- #1

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Figured it out!

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- Thread starter drsponge
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- #1

- 7

- 0

Figured it out!

Last edited:

- #2

Mark44

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An obvious first step would be to divide each side of the first equation by the corresponding side of the second equation.## Homework Statement

P =aR^{2}T^{4}

and

E = p /bd^{2}

(aandbare constants.)

## Homework Equations

If these two equations are combined and rearranged an expression can be derived for a/b:

a/b= Ed^{2}/ R^{2}T^{4}

Show how this has been done, step by step.

## The Attempt at a Solution

I have no idea where to begin & I can't find good instruction anywhere on how to handle this.

- #3

- 392

- 17

## Homework Statement

P =aR^{2}T^{4}

and

E = p /bd^{2}

(aandbare constants.)

## Homework Equations

If these two equations are combined and rearranged an expression can be derived for a/b:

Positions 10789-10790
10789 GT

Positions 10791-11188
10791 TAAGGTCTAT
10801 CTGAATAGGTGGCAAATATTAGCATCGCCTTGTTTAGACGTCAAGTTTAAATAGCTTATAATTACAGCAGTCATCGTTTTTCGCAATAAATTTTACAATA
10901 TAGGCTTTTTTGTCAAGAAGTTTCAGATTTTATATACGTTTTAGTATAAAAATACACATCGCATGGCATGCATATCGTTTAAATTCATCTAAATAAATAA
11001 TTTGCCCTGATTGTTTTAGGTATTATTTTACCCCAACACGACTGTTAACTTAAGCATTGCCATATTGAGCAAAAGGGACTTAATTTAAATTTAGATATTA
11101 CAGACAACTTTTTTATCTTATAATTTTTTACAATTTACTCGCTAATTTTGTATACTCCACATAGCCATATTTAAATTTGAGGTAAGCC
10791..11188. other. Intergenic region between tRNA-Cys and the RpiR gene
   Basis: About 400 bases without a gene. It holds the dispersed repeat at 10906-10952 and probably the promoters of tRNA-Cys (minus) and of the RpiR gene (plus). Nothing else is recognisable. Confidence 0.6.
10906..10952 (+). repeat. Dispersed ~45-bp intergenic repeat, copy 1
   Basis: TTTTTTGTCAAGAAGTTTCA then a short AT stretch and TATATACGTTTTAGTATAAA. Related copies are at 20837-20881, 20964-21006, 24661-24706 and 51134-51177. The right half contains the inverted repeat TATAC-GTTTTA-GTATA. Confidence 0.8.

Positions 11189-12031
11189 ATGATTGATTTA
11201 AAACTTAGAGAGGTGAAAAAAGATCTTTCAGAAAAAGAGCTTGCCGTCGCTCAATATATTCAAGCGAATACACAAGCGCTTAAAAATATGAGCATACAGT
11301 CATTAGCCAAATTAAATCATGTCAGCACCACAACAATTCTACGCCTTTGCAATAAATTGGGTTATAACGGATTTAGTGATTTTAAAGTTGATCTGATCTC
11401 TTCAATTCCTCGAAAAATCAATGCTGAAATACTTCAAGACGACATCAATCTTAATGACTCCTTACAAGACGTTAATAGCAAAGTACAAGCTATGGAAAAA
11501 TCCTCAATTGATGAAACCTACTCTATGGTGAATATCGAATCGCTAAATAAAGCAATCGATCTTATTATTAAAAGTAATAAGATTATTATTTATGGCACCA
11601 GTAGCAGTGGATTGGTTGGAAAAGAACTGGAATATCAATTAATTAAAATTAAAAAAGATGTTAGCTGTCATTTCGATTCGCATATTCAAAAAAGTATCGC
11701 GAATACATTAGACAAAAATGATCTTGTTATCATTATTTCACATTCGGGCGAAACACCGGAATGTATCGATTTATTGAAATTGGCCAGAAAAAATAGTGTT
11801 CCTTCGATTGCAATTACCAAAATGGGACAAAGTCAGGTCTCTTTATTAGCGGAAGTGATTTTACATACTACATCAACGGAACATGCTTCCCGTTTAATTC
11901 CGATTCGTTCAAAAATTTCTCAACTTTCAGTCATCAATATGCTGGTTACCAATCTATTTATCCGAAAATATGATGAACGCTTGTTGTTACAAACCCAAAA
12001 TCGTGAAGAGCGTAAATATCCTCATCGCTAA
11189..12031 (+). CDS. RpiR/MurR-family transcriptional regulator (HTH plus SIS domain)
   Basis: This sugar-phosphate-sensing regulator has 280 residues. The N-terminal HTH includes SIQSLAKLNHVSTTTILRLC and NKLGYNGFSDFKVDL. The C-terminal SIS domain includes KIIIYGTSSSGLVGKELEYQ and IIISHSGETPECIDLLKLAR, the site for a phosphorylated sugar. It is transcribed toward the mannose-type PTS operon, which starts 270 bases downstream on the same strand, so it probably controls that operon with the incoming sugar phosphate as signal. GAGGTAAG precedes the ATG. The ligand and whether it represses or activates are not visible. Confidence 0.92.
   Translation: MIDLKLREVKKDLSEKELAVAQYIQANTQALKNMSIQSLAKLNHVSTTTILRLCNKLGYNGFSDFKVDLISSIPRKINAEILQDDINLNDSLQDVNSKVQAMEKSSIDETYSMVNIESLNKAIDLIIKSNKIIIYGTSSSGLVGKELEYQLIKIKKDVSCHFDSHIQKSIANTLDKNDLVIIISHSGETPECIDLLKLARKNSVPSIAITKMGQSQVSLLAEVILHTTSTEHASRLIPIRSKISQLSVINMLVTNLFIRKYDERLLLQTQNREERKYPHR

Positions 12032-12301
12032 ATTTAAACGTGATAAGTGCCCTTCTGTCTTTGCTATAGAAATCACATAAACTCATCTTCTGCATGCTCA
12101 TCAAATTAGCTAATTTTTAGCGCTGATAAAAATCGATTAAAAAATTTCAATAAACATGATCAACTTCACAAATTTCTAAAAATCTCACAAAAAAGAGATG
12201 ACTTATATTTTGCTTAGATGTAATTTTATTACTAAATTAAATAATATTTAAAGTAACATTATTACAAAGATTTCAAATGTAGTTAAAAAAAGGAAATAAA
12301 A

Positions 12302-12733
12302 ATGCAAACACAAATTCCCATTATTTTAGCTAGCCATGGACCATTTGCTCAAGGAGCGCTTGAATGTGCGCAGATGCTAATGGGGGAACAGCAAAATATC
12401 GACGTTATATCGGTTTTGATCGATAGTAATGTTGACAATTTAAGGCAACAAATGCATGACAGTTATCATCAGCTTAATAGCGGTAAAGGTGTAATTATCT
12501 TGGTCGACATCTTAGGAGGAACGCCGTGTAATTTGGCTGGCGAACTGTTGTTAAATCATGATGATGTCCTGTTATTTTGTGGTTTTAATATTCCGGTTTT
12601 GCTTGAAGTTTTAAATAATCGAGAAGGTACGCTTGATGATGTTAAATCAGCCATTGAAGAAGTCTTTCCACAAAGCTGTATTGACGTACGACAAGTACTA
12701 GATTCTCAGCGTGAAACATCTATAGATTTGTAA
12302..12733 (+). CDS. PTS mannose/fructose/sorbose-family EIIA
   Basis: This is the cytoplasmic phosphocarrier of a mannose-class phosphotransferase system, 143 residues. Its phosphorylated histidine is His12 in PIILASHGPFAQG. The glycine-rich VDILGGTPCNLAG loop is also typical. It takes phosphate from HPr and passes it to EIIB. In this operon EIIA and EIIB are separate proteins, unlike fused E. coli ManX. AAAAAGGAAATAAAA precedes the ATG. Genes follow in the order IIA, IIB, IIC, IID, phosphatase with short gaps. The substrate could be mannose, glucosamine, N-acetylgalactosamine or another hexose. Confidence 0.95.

a/b= Ed^{2}/ R^{2}T^{4}

Show how this has been done, step by step.

## The Attempt at a Solution

I have no idea where to begin & I can't find good instruction anywhere on how to handle this.

Are little p and big P the same variable? In the final equation they don't appear so I would assume you solve for P in one equation and plug it into the other equation for P.

- #4

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Are little p and big P the same variable? In the final equation they don't appear so I would assume you solve for P in one equation and plug it into the other equation for P.

Sorry they're the same variable.

- #5

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- 0

An obvious first step would be to divide each side of the first equation by the corresponding side of the second equation.

I don't know how this would go though? Divide both sides by P / bd

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